AIA Convention Probes Livability
Other highlights of the three-day event:
Gordon Chong, FAIA, principal of Gordon Chong & Partners, is the new president-elect of the AIA. He will serve as the institute's president in 2002. He says of his new challenge: "I believe that within the next decade, architects have an opportunity to capitalize on our unique design and leadership skills to propel our profession to new heights."
Announcement of the DuPont Benedictus Awards. This annual international competition honors architects and students who excel at design with laminated glass.
Visits to the new Charter High School for Architecture & Design, the only one of its kind in the U.S. The school was founded by the Philadelphia Chapter of the AIA for its Legacy Project for the Year 2000. It has hired local architects, designers, and artists to teach young adults "an appreciation for and understanding of this built and manufactured environment so that the world we produce will sustain us and be sustainable." The school was adorned with promising work by tomorrow's professionals.
"Technology in Architecture," a series of hands-on computer workshops presented by the AIA's Computer-Aided Practice Professional Interest Area. Seventy-five networked workstations were available for three days of instruction in areas such as project extranets, financial management, and building modeling.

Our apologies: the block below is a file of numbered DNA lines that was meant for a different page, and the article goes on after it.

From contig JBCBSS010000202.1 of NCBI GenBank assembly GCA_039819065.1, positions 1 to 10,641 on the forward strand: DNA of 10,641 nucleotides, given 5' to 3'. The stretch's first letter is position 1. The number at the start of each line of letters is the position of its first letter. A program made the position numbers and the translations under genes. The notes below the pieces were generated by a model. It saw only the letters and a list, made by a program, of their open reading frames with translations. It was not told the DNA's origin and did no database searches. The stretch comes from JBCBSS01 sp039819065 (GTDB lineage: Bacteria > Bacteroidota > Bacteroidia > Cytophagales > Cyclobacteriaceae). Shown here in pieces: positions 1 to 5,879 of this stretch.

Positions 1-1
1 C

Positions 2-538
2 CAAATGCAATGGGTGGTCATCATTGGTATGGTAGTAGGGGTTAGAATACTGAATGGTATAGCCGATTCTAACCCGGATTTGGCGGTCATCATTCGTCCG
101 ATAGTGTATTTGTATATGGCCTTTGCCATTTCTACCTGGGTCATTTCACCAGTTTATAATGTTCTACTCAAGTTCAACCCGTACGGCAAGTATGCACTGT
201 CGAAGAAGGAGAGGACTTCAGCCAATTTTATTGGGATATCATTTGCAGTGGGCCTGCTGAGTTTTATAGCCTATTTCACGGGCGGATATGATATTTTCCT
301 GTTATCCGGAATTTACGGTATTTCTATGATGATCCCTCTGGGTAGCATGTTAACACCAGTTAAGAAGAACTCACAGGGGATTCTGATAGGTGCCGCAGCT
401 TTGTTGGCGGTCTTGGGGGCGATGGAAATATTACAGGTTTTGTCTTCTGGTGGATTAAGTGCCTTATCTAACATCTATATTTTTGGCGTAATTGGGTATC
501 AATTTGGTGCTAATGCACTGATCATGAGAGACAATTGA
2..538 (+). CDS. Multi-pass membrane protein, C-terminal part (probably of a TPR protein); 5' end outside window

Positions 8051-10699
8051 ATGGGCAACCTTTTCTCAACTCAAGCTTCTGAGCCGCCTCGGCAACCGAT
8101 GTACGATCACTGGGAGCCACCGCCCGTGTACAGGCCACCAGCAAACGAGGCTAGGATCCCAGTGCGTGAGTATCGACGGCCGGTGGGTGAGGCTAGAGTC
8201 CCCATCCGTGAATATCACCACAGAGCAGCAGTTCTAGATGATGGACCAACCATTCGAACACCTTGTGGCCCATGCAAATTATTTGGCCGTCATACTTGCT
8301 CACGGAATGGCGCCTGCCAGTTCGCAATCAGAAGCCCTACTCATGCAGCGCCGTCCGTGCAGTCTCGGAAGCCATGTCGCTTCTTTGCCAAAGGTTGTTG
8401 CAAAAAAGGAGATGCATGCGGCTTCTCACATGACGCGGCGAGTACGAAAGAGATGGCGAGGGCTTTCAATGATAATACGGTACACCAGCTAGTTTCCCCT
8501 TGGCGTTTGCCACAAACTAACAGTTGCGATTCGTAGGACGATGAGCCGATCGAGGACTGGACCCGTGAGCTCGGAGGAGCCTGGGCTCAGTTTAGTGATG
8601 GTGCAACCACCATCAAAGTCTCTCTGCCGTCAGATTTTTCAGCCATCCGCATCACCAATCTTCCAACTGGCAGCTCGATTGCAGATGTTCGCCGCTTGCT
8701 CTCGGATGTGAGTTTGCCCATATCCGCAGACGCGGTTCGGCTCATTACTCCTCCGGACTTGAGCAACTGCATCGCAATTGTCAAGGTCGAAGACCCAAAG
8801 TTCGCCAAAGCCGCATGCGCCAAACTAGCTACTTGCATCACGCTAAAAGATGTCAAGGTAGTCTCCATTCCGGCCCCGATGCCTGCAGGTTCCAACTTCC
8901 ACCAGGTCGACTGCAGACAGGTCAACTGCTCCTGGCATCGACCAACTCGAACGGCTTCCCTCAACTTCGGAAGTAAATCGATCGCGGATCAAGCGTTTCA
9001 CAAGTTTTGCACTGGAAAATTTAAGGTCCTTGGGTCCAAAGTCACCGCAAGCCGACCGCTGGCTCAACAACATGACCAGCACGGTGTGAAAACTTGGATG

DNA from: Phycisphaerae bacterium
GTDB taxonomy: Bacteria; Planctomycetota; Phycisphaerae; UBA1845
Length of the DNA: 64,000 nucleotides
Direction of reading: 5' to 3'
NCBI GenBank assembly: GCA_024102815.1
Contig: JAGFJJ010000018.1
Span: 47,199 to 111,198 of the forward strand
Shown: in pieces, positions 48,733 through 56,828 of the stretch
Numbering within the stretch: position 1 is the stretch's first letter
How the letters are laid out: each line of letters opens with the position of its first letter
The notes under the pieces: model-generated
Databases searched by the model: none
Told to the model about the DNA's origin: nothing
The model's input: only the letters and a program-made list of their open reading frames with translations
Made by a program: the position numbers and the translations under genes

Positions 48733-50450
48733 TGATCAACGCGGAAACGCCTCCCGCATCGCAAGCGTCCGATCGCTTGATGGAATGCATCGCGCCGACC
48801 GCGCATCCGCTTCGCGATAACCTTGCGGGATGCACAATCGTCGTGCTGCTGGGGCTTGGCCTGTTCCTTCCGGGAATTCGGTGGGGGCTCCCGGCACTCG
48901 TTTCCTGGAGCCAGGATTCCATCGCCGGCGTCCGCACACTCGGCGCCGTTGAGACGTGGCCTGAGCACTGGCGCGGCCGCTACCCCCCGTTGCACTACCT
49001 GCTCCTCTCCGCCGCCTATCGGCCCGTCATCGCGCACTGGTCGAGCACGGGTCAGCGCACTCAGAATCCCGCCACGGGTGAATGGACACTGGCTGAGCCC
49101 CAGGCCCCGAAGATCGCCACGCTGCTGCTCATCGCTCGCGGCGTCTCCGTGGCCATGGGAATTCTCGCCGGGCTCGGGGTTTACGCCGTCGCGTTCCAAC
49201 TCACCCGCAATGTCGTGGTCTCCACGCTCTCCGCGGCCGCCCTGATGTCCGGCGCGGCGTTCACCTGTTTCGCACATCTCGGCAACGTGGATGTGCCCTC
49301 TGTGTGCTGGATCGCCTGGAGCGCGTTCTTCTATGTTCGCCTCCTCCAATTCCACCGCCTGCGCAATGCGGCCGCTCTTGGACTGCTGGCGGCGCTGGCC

This year's DuPont Benedictus Awards for commercial architecture went to the German firm Fink + Jocher Architects for the Audi Development Center in Ingolstadt, Germany. A glazed hall on the building's south side serves as a climate buffer.
Photo: Michael Heinrich
The residential Benedictus Award went to Fourgeron Architecture of San Francisco for a house in Palo Alto, California. Glass is integral as both walls and floors, transmitting and filtering light between rooms.
Photo: Richard Barnes